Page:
GRAND JUNCTION, Colo. – Rapidly increasing case counts have resulted in widespread community transmission of COVID-19. The term “community transmission” means there is a large volume of cases for which MCPH case investigators are unable to trace the source of the infections. “What that means is members of the community who are infected are passing this on to others without knowing it, and that’s where it becomes problematic,” said Heidi Dragoo, MCPH Epidemiology Program Manager.
Early in Mesa County’s COVID-19 response, community transmission and its impact on hospital capacity were a call to action, because they indicate a diminished ability to rein in the virus. Now, with widespread transmission, our community must once again take action to slow the spread of illness. “It’s a really concerning point; we need our entire community. The State assigns levels on the dial based on disease transmission and we are headed in the wrong direction at a rapid pace. The last thing we want is to have to take a significant step backward in our reopening process,” said Jeff Kuhr, Executive Director of Mesa County Public Health.
At the State’s direction, MCPH is implementing strategies to reduce illness in our community, including reducing group sizes at indoor and outdoor events. The following restrictions have been added to the local Public Health Orderand are in place immediately:
- Outdoor Events may occur with no more than 75 people per designated activity or area.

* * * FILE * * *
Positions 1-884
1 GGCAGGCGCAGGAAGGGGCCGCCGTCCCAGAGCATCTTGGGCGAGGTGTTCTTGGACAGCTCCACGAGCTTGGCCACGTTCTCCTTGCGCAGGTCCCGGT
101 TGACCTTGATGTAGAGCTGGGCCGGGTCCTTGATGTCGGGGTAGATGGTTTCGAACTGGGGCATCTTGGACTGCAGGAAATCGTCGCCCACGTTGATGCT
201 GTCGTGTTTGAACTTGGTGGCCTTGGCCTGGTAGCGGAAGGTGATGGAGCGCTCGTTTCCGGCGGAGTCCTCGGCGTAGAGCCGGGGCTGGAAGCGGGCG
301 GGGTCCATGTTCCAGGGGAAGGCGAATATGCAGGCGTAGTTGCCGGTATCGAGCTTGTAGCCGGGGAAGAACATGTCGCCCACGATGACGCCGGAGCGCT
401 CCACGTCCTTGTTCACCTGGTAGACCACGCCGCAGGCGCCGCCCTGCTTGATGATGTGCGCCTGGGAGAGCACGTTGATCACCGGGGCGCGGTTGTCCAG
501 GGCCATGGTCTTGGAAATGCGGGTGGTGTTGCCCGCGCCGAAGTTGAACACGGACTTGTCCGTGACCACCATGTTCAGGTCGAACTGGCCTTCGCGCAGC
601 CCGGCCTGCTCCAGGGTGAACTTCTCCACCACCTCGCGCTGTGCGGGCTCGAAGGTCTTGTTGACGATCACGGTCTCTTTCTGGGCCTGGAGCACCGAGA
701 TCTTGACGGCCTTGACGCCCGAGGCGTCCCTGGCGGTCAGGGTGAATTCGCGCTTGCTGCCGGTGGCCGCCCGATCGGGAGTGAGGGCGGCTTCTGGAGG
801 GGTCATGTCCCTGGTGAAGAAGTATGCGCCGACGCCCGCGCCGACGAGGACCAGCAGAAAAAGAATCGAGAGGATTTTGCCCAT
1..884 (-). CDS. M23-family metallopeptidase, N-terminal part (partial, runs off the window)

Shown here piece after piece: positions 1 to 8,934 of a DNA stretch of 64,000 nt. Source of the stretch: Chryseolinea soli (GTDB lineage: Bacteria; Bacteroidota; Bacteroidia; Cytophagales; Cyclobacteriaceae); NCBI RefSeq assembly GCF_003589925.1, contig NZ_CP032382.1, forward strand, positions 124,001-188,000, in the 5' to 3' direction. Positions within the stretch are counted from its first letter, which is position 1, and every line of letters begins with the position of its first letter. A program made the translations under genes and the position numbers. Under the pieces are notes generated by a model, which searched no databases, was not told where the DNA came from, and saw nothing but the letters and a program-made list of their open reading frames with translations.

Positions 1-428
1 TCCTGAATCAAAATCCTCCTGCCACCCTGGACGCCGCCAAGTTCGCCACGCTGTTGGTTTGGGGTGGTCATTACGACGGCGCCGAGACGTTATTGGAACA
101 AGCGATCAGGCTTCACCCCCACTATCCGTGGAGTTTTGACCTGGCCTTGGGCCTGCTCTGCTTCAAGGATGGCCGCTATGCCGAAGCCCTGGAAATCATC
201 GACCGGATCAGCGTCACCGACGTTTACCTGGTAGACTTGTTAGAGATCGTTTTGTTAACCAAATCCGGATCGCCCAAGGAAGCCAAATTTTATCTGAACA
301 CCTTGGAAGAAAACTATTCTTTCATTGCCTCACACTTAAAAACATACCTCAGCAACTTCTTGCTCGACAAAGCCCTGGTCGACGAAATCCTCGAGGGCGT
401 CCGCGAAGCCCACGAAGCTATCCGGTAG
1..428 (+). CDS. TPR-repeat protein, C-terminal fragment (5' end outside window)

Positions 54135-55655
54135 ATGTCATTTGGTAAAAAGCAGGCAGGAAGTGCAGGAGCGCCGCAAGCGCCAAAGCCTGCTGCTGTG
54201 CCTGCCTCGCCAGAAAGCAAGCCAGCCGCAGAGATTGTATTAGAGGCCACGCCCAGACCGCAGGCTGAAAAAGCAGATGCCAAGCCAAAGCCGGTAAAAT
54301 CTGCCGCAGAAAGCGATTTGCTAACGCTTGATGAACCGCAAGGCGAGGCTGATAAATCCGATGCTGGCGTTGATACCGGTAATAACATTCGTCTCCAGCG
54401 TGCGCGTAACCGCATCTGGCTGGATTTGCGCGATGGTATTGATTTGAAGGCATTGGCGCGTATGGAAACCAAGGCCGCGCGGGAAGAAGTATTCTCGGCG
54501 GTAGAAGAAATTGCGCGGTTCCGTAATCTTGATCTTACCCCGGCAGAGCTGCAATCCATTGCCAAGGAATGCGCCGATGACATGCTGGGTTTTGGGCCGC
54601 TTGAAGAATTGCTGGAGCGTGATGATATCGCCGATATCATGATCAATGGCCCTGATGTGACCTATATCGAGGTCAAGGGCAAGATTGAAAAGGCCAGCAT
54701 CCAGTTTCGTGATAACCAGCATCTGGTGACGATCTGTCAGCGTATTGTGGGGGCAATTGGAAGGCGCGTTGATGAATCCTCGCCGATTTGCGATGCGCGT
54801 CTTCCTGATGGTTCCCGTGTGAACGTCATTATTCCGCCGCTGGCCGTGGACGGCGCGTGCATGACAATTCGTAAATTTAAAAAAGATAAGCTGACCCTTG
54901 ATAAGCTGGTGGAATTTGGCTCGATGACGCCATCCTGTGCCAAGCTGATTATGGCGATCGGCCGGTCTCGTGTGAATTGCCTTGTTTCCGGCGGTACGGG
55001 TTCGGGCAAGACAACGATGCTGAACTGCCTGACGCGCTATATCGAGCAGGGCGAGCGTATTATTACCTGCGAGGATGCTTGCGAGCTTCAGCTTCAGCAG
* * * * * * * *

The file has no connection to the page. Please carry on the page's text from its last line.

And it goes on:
- Personal Gatherings are limited to 10 people from no more than 2 households.
- Indoor Events may occur with no more than 25 people per room.
- An indoor event is defined as an organized activity that is beyond the normal operations of a facility or establishment. Generally, the event has a specific date, time, and location. The event organizer rents or reserves space for the activity to take place; and the facility or establishment provides a specific area for the event and does not allow the general public to enter the reserved area. Examples include receptions, concerts, dances, markets/fairs, and celebrations.
On October 26, Mesa County moved to Safer at Home Level 1: Cautious on the dial, which has five levels to guide county response to COVID-19. Levels are based on the number of new cases, the percent positivity of COVID tests, and the impact on hospitals, as well as other local considerations.
“We have seen a tremendous uptick in COVID hospitalizations, which is very concerning,” said Chris Thomas, President and CEO for Community Hospital. “If the present trajectory continues, our ability to adequately respond could be compromised,” added Thomas.
Because cases are on the rise, MCPH has been directed by the State to implement these additional measures to prevent another move backward and avoid more restrictions across all industries.